The Call to Discipleship in the Gospel of Mark, Day 46
He left that place and went to the region of Judea and beyond the Jordan. And crowds again gathered around him; and, as was his custom, he again taught them.
Some Pharisees came, and to test him they asked, ‘Is it lawful for a man to divorce his wife?’ He answered them, ‘What did Moses command you?’ They said, ‘Moses allowed a man to write a certificate of dismissal and to divorce her.’ But Jesus said to them, ‘Because of your hardness of heart he wrote this commandment for you. But from the beginning of creation, “God made them male and female.” “For this reason a man shall leave his father and mother and be joined to his wife, and the two shall become one flesh.” So they are no longer two, but one flesh. Therefore what God has joined together, let no one separate.’
Then in the house the disciples asked him again about this matter. He said to them, ‘Whoever divorces his wife and marries another commits adultery against her; and if she divorces her husband and marries another, she commits adultery.’ Mark 10:1-12
The year my son's father and I split up, the Dixie Chicks, became the song track for my pain, heartache, and hope. I never listened to country music, even though that was all my family listened to, but that year. The words that poured out in their singing, helped me to pour out my emotions especially on the long drive back home after dropping my son off at his dad's. When I was sad, You Were Mine spoke to me. When I was angry, Goodbye Earl, released what I would never do. When I was hopeful about the future, I would sing along to Wide Open Spaces and Cowboy Take Me Away. That year of separation and divorce had so many emotions to confront. What to do next? Would I finish my Phd. in Political Science knowing I didn't want to be a professor and would have a hard time finding a political philosophy job? If I didn't do that, what would I do? I had to struggle with the hurtful things people say to each other toward the end. It wasn't about being over weight, not liking to exercise, or clean constantly. All of it was an excuse and meant to wound. The hurtful words were to help him push me away, so he could move on.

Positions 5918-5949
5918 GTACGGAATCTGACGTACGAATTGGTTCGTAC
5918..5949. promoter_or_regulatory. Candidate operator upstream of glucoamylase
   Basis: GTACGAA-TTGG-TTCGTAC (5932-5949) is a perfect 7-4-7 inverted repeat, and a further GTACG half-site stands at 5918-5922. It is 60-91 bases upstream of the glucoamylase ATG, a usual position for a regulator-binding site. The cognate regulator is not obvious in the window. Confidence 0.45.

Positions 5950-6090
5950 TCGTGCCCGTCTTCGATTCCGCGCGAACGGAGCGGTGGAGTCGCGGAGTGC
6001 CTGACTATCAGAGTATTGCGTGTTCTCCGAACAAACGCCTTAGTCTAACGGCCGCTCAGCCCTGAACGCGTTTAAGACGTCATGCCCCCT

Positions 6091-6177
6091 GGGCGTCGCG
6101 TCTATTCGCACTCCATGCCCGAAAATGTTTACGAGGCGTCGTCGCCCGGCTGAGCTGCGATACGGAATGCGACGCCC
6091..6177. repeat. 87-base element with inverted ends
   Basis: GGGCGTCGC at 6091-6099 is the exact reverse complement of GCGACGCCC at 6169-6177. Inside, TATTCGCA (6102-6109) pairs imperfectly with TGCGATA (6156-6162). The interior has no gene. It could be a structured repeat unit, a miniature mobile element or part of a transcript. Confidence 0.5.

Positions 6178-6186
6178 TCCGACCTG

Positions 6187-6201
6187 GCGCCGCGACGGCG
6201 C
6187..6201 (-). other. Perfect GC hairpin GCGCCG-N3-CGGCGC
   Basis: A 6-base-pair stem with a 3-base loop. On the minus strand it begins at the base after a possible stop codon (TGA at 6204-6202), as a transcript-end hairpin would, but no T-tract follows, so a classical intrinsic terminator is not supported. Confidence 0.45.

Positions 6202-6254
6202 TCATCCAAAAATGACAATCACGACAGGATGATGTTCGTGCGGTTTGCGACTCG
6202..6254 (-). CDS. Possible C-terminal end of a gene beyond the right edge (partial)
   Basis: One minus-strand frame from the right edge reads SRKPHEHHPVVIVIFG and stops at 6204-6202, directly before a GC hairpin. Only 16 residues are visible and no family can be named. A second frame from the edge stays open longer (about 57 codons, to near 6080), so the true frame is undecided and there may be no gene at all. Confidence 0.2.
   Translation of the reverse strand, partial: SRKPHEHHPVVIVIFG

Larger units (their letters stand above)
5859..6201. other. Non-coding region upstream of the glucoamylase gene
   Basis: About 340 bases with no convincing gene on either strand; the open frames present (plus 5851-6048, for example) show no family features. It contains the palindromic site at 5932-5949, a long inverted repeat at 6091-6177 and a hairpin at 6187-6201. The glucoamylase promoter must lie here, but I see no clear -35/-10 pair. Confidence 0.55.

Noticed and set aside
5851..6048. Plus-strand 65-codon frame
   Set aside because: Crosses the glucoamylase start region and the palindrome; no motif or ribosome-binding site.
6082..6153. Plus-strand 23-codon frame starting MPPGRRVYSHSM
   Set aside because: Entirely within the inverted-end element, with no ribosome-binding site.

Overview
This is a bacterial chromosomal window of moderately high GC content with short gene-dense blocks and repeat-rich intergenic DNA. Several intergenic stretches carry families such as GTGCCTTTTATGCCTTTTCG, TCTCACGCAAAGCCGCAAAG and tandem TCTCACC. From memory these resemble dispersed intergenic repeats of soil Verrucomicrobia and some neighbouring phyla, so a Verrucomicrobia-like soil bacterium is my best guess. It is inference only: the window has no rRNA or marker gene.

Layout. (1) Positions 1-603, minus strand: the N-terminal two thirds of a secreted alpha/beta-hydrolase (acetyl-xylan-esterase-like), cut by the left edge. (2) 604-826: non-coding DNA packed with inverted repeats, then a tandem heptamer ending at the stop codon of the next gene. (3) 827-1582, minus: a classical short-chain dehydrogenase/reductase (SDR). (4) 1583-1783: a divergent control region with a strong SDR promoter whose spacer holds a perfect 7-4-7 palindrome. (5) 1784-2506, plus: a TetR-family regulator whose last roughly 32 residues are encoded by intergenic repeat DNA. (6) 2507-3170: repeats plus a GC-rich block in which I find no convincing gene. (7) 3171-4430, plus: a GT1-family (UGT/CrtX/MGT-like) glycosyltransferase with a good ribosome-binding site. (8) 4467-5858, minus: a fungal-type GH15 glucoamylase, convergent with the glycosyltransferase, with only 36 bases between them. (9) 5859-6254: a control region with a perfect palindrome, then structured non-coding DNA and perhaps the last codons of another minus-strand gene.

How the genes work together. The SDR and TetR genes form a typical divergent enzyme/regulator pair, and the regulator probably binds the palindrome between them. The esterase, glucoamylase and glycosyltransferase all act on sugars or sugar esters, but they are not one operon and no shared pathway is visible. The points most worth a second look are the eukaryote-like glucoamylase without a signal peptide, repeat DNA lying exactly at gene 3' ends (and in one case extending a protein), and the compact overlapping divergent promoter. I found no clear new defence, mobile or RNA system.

So during that year there was a lot of soul searching. What does it mean to be the only divorced person in my family? Grandparents married forever, parents forever. My sister and brother forever. And then me failing. One of the passages of scripture that did not bring comfort to me during this time was Jesus speaking about divorce. It didn't matter whether it was Matthew making an exception for adultery. Or Mark having Jesus say that Moses gave us the ability to divorce because of our hard hearts. But this passage always and still to this day makes me stop and wonder how it applies in a culture where divorce will go forth whether you want it or not. And don't get me wrong, I was in a much better, healthier place for both my son and I on our own than when married. But that didn't stop me from questioning whether I would ever remarry. And yes all my minister friends told me were we unequally yoked since he wasn't a believer. But the words make me pause. Do we take these words seriously on our discipleship journey? Would we make different choices, if we did?
So what do we do with this passage? Some of the scholarship argues that Jesus is trying to challenge the patriarchy where it easy to set aside a woman and to do so was to leave her with few or no options for where to live, how to make a living, how to survive. So to retract easy divorce was to protect women and children. To challenge easy divorce was to make sure that they would not be easily cast aside and that there was a need to make sure everyone had enough to live on.
On our discipleship journey, Jesus is pointing out our hard hearts. There are some traditions and practices that have grown up in the way we lead our lives have more to do with our fallibility than with God's dream for us. We have seen in this Gospel what hard hearts do. They prevent us from looking on hungry people with compassion. They prevent us from casting out evil. They prevent us from seeing who is actually part of kingdom building even if different from us. They cause us to push people away and seek glory. So divorce is about hard hearts. Jesus isn't asking abused women to stay in bad marriages. But in other cases, we are to stop and open our hearts - to work through trouble, to struggle through the hard times, to grow together even as we are different, to think about the children. So Jesus isn't saying in this passage that the only kind of marriage is between a man and a woman, because homosexuality wasn't of concern. He is talking about justice and open hearts. He is asking us to take seriously covenants, promises that are made before God.
Jesus, bless families hurting with the pain of separation and divorce. We know that when two people are married, they mean it for life. Yet, at times, with some people, and in some very complex situations, it just doesn't happen that way. Give peace and courage to all who have experienced the disruption caused by divorce or separation. Help them to accept their feelings of rejection, loneliness and grief. Help all of us to be sensitive to emotional, spiritual and physical needs of the children caught in the middle and enable us to reach out in love. Amen.